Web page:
The SJOC community of contributors holds regular meetings to share ideas, learn from each other, and collaborate on knowledge projects for the SJOC Anthology. You are welcome to contribute by participating in discussions, authoring/co-writing book chapters or other creative work to support our objectives, reviewing book chapters, and/or preparing work for publication on our website. We invite you to create a variety of Anthology contributions, including scholarly book chapters, personal or professional reflections, case studies, works of art, practitioner guides or tools, or any other contributions that are aligned with SJOC’s objectives. For questions about the writing or review process, website, or more opportunities to collaborate, please contact Kimberly Scott ([email protected]), current editor of the SJOC anthology and SJOC site administrator.
Starting in 2021, SJOC contributors engaged in a lengthy process of brainstorming topics they would like to see critically examined as part of this work. Ideation and writing continues. Constructed as a collaborative, open project intended to promote self-development along with the development of our field, the SJOC community of authors adopt a reflexive approach to research and writing. Authors who wish to create a scholarly book chapter also are asked to follow the American Psychological Association’s Inclusive Language Guidelines and citation format. If you have an idea for a writing project that you would like to contribute, please contact the current SJOC editor.
As an invited reviewer for a SJOC book chapter, you are joining this collaborative effort to produce credible knowledge that will advance the field of organizational change. Your service will be acknowledged on the SJOC website (https://sjoc.pubpub.org/) where you will be listed as a “Contributor” to this project in addition to being mentioned in the chapter preface as a “Chapter Reviewer.” We also encourage you to submit a brief positionality statement that will be provided on the SJOC website for all authors and contributors.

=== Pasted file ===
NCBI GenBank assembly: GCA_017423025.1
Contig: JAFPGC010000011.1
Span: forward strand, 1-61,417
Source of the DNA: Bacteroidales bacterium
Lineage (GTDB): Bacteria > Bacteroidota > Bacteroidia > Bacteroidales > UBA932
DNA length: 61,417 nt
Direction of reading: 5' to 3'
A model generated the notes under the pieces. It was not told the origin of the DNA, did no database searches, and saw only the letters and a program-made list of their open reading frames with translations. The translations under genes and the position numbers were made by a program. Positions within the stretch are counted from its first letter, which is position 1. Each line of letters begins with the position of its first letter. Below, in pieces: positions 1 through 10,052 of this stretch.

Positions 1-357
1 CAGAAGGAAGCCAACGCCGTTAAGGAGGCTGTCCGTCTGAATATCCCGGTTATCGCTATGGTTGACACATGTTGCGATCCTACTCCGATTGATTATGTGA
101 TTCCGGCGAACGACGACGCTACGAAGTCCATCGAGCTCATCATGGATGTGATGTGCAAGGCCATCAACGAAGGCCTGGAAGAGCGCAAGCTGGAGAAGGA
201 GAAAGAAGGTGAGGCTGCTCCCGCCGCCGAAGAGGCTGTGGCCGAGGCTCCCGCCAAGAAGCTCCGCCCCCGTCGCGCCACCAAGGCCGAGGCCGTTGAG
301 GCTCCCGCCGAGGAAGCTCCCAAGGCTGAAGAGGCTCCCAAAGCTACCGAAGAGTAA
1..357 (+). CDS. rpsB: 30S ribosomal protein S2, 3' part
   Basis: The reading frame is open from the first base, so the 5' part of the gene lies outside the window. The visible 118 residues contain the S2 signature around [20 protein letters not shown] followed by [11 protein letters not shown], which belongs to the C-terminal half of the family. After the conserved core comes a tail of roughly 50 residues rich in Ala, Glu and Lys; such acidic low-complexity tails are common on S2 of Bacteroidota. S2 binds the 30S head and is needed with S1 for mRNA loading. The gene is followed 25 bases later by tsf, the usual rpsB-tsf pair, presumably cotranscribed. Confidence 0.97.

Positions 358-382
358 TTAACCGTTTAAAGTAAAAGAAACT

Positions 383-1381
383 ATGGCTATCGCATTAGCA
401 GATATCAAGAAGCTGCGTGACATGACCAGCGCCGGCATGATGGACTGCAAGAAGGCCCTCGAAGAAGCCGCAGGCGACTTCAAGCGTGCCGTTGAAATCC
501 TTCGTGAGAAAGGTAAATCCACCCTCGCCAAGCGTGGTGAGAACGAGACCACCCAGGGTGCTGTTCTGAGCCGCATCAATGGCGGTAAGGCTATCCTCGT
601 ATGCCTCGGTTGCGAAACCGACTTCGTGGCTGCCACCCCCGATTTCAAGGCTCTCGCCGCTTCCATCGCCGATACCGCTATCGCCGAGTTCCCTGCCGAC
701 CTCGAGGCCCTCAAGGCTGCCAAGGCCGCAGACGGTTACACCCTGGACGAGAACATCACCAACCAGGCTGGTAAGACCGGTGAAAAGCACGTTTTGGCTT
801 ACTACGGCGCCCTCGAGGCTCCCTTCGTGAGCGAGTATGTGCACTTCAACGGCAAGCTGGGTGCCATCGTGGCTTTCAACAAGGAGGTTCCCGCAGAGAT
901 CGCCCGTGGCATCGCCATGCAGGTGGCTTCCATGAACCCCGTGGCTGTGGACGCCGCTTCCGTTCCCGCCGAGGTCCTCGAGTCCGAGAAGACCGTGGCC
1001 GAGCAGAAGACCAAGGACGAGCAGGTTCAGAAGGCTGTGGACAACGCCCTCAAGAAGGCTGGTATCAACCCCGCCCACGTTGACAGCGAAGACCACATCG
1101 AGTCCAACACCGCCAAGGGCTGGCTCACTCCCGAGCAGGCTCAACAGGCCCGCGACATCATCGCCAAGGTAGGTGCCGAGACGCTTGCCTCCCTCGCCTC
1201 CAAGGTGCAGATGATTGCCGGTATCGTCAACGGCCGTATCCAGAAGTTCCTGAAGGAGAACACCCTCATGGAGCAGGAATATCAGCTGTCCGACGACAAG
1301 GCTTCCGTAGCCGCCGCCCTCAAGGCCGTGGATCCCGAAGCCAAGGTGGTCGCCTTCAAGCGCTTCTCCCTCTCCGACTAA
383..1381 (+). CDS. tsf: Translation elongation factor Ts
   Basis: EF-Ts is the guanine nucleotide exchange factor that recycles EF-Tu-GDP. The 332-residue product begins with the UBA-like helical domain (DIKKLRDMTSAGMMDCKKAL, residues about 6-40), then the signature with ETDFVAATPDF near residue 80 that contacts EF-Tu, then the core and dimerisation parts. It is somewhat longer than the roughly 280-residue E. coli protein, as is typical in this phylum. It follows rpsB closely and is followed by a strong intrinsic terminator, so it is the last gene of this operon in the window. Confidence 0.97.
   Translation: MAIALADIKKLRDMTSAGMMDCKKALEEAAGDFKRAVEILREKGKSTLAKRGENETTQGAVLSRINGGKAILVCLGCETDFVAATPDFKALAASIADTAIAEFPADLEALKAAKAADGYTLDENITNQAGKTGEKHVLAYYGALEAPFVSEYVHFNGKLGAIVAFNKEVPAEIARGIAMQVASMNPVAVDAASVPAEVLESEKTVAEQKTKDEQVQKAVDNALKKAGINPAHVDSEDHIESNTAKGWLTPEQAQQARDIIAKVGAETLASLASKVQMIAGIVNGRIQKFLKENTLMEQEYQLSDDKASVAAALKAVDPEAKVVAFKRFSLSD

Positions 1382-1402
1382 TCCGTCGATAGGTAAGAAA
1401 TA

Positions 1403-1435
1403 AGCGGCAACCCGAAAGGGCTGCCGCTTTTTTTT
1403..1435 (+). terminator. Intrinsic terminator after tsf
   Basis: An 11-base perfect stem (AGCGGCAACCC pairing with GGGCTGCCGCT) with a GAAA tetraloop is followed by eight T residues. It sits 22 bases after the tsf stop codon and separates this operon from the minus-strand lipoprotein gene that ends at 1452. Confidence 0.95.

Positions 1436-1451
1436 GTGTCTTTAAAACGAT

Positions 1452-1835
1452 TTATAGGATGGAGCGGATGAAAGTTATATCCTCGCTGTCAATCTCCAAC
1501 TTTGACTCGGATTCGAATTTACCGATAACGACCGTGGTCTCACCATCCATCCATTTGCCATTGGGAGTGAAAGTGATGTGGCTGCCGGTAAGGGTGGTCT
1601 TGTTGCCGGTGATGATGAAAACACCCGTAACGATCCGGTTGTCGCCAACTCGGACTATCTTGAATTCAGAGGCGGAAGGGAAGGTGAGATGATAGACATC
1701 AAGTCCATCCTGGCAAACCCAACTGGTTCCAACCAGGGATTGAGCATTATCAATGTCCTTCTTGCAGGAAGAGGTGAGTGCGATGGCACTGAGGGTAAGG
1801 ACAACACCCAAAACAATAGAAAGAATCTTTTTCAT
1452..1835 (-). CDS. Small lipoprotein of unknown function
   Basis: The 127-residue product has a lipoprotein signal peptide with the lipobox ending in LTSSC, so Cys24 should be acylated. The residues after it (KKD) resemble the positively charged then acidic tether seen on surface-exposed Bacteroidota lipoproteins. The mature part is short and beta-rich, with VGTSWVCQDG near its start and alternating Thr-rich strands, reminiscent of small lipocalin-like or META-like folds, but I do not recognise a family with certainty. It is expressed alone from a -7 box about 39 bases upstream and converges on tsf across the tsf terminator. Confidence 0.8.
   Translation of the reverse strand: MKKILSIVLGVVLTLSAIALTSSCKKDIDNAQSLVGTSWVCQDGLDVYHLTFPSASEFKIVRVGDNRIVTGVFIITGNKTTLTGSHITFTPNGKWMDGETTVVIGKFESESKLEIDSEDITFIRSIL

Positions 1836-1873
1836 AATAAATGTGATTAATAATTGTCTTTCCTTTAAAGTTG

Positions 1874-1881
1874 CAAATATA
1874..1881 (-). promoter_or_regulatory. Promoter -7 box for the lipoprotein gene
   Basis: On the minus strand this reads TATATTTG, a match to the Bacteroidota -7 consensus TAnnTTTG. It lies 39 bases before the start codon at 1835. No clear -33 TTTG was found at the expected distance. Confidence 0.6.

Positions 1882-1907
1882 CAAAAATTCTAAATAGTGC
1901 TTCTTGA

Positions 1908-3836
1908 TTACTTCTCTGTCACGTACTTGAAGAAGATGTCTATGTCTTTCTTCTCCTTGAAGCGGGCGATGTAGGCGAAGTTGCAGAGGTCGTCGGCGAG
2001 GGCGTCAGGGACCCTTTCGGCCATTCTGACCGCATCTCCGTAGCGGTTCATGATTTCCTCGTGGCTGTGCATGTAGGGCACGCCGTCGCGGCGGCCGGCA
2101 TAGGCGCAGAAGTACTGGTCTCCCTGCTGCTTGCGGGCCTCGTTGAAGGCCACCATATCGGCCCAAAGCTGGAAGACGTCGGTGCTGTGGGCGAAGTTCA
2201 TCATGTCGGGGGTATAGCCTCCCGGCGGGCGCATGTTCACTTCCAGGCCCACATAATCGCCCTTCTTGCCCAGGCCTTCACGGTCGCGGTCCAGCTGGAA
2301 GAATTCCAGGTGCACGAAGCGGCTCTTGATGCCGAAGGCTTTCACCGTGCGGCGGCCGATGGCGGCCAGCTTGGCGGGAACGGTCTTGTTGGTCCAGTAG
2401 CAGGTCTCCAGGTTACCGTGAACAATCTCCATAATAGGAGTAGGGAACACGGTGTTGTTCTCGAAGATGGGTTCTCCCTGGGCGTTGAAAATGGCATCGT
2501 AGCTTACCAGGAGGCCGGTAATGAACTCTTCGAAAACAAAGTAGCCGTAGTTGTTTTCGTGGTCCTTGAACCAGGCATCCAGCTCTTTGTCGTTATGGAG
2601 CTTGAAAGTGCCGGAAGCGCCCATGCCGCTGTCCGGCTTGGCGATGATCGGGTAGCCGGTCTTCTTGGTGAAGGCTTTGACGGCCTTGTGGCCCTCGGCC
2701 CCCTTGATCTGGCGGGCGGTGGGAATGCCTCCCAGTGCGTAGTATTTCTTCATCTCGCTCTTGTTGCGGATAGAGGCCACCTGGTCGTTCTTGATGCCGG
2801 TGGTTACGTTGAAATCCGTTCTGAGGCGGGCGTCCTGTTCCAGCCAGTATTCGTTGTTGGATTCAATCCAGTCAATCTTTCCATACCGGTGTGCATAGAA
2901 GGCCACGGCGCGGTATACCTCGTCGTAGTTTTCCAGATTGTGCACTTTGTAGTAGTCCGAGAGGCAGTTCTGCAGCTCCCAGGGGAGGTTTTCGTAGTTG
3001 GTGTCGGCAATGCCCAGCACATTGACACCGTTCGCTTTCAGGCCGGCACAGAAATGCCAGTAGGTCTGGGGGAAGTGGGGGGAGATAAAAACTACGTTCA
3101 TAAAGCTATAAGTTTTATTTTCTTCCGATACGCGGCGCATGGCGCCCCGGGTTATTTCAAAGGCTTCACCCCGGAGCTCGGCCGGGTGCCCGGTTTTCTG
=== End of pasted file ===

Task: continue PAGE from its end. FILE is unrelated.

SJOC chapter reviewers play a key role in providing authors constructive feedback to improve the quality of content and to meet high standards for credible research. We seek critical comments, questions, and recommendations for improvement to achieve the above SJOC objectives. If you have serious reservations about the chapter and do not wish to be acknowledged as a reviewer, please email Kimberly Scott.
· You will receive a Microsoft Word document to review. Please use “track changes” and “comments” to insert your edits and suggestions throughout the document.
· You are welcome to insert a paragraph at the top of the document to share a summary narrative of your review, but a formal review statement is not required.
· Please email your marked-up document to the author(s) and to Kimberly Scott, along with your positionality statement if you wish to include one in SJOC. The author will respond to your input and share a final copy of the chapter with you before publishing your positionality statement and acknowledgement.
When reviewing a chapter, please reflect on the following:
1. Does the chapter meet one or more of SJOC’s objectives? If not, which objective seems most related to the content and where is more writing/research needed?